Thursday, January 31, 2013

MONKEY OF THE MONTH by Adam Kramer, illustrated by David Kramer

Six-year-old Lilah helped me review this title, a K-3 rhyming picture book about a boy who receives a special gift: membership in the Monkey of the Month Club. Since Lilah is very literal, I expected her to be annoyed that the first few "monkeys" included a gorilla and orangutan and she is fond of reminding people that these are apes, not monkeys. She told me, however, that she really liked the pictures and she thought that since "monkey of the month" was a funnier title than "primate of the month," it was okay with her. She's right - the illustrations are what make this book a joy. The rhyming is sometimes clunky, and we actually don't have a separate entry for each of twelve monkeys, which was disappointing, but the rich illustrations depicting monkeys with various skillsets (one, for example, washes dishes) and an increasingly fed-up mother are great fun. This was another "Read it again, Mama!" review for us.

Source disclosure: I received an e-galley of this title from the publisher.


Ah, Flavia! I feel strongly that a reader either adores Flavia de Luce or can't stand her. If you're in the second camp, skip this one - Flavia is just like herself as always, only more so. I adore Flavia, and this, the fifth installment of her adventures, is no disappointment. Flavia is an eleven-year-old girl living in a decaying estate outside a small village in 1950s England. Her interests include getting revenge on her older sisters, distilling poisons with her impressive chemistry lab, and solving the shocking number of murders that take place in and around Bishop's Lacey (to the consternation and sometimes relief of the local constabulary).

As the five hundred's anniversary of St. Tancred's death approaches, Bishop's Lacey plans to unearth the grace of its patron saint. Naturally, Flavia can't keep away from such a grisly, macabre event, and she watches as the body of the church organist is pulled out of the tomb. Flavia uses her wits, her chemistry lab, and her keen powers of observation (along with the fact that a child is practically invisible and thus ideally suited to skulking about) to solve the murder.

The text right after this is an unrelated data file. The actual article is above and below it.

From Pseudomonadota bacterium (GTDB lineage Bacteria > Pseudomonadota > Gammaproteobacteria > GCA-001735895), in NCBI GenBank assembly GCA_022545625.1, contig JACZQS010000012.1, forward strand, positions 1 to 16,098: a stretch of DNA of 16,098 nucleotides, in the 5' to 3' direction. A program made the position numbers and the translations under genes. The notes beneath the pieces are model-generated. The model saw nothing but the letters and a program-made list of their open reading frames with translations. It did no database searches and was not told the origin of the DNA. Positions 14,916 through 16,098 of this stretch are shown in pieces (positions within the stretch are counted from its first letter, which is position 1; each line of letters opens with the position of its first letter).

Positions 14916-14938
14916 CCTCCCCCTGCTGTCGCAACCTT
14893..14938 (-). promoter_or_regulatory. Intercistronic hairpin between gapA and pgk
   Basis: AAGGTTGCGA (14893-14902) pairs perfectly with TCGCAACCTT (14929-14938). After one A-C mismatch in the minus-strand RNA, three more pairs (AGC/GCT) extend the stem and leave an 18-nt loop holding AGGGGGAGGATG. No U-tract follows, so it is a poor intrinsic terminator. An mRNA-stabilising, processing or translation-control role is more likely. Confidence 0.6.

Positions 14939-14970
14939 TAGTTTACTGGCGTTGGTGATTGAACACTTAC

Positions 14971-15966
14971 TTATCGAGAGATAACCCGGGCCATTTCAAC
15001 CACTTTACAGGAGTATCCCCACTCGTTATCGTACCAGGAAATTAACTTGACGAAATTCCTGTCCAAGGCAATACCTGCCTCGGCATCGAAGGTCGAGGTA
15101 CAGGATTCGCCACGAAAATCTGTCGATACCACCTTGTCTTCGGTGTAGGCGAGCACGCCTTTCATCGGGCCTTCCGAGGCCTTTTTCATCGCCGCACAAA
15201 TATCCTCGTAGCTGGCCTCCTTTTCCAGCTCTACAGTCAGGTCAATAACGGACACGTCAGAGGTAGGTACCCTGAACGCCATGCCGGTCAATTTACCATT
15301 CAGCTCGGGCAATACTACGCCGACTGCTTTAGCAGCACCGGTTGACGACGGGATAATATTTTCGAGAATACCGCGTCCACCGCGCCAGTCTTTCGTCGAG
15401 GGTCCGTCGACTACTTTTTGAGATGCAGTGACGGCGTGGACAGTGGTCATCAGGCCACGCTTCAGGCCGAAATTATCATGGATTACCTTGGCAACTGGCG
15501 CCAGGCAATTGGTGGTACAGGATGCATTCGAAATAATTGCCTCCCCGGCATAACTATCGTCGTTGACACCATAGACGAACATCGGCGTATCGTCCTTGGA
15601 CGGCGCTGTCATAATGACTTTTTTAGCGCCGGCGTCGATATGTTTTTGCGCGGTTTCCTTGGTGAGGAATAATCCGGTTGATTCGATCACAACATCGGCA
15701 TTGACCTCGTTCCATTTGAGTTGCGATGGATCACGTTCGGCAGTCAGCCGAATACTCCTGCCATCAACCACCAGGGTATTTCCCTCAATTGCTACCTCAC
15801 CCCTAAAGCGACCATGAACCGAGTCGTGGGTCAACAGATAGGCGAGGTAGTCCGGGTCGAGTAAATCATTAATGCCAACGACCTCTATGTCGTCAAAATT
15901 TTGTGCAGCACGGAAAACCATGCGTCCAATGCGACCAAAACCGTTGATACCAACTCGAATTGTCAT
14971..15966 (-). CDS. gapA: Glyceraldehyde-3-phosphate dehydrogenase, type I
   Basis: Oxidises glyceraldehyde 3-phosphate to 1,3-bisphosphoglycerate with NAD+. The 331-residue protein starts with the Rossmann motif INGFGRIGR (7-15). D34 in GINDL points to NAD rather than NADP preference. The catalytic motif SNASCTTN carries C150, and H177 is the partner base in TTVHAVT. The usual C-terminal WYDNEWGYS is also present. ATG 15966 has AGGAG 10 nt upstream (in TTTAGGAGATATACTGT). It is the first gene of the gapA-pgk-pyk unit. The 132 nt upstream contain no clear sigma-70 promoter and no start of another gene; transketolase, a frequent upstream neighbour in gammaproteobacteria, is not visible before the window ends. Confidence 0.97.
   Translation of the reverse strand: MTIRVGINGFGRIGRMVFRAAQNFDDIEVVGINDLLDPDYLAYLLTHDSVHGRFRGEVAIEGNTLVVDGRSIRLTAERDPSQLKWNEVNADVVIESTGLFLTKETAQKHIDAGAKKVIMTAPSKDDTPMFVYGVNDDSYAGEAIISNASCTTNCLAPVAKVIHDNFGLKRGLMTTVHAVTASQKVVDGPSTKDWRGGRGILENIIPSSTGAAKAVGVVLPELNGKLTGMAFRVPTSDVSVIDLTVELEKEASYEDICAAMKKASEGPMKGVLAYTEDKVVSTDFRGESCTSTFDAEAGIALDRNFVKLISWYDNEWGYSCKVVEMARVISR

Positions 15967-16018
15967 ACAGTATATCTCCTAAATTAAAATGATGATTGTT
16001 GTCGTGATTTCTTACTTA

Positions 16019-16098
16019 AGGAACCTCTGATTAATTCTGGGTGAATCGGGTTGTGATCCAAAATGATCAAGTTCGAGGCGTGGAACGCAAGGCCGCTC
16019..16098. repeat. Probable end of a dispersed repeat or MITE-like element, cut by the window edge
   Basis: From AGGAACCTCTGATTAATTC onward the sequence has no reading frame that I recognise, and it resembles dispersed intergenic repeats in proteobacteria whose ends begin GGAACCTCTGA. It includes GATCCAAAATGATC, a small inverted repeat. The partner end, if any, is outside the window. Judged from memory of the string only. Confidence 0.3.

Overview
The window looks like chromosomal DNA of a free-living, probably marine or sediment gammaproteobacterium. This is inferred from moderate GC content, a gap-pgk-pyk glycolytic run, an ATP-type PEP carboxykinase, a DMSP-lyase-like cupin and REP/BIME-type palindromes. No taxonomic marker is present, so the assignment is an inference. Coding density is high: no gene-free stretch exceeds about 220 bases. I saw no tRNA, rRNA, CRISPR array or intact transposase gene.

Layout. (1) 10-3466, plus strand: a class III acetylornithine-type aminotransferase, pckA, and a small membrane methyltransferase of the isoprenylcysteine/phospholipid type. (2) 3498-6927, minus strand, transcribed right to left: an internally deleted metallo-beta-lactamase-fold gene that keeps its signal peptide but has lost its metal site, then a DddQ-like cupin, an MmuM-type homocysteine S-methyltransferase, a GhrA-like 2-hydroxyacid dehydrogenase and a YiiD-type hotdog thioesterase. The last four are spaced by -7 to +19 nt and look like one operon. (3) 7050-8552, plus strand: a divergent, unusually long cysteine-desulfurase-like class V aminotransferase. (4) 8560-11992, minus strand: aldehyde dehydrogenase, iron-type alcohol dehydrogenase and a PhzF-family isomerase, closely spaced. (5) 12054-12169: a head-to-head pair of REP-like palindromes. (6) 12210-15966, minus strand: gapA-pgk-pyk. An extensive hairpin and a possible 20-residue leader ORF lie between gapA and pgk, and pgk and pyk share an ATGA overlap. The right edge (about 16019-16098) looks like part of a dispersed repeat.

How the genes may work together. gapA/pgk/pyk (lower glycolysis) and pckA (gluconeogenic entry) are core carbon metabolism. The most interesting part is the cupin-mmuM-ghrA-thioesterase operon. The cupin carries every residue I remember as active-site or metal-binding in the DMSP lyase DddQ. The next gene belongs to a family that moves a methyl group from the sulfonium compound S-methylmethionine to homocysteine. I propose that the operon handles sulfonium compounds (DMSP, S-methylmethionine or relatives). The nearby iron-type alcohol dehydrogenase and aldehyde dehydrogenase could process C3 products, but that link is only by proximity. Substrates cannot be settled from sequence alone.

The series begins with the delightful THE SWEETNESS AT THE BOTTOM OF THE PIE. I recommend you start there, although the series need not be read strictly in order.

Source disclosure: I received an advance electronic copy of this book from the publisher.

Wednesday, January 30, 2013


"The one thing to remember about an adventure is that if it turns out the way you expect it to, it has not been an adventure at all." - THE MAP OF LOST MEMORIES

The adventure begins in Shanghai in 1925. Irene Blum, passed over for her expected promotion to the curatorship of the Brooke Museum in Seattle, has arrived to meet Simone Merlin and recruit her on a mission to recover scrolls that will illuminate the history of the mysterious Khmer. Irene's father had bequeathed a letter proving the existence of the scrolls to Irene's mentor, Mr. Simms, who presents this evidence to Irene when she leaves the museum in fury. Along for the ride are Marc Rafferty, recommended by Mr. Simms, and Simone's recruit, Louis Lafont, a competitor of Irene's. Naturally, everyone has ulterior motives and secrets, which just keeps things interesting. Running underneath the story (and bubbling to the surface) is the colonial attitude of ownership in another country's treasures and questions of a country's right to control its own history.

Fay evokes her settings (Shanghai, Saigon, and, finally, Cambodia) with rich prose:

"Breathing in the scent of fish drifting on a current of lemongrass and star anise, she felt her strength begin to return. And it amazed her that somehow, despite how this part of the world wearied her, it also gave her sustenance--just to stand in the middle of it, sheltered from the midday sun by the flaming petals of a coral tree."

Along with the spices, Irene and Simone breathe in the history and culture of Cambodia, and it is a heady brew. The sense of place and time and culture is well-balanced. The only sour note for me was the relationship between Marc and Irene. He irritated me - much more Kate Capshaw than Karen Allen - and the romance, compared to the mystery and adventure, simply wasn't that interesting. But then, I've never found the love interest component in adventure novels or movies to be the most compelling part; if that's something you enjoy, simply ignore my mild complaint. Adventure, betrayal, mystery, history, culture, and exotic locations - an excellent way to pass the time. I recommend THE MAP OF LOST MEMORIES to anyone who loved Indiana Jones films but wished they had a woman at the center.

Source disclosure: I received an advance copy of this book from the publisher through LibraryThing's Early Reviewers Program.

Lilah helps me review LULU AND THE DOG FROM THE SEA

LULU AND THE DOG FROM THE SEA by Hilary McKay: My six-year-old daughter and I both enjoyed this sweet story about a stray dog and a girl who decides he just needs a friend. This is a short chapter book (I think we read it in a single bedtime) with lovely messages: kindness to animals (and to the less fortunate), tolerance, compassion. This is also a successful depiction of a family of color with no mention of race. The second we finished reading this one, my daughter begged to hear it again. Source disclosure: I received an e-galley of this title through NetGalley.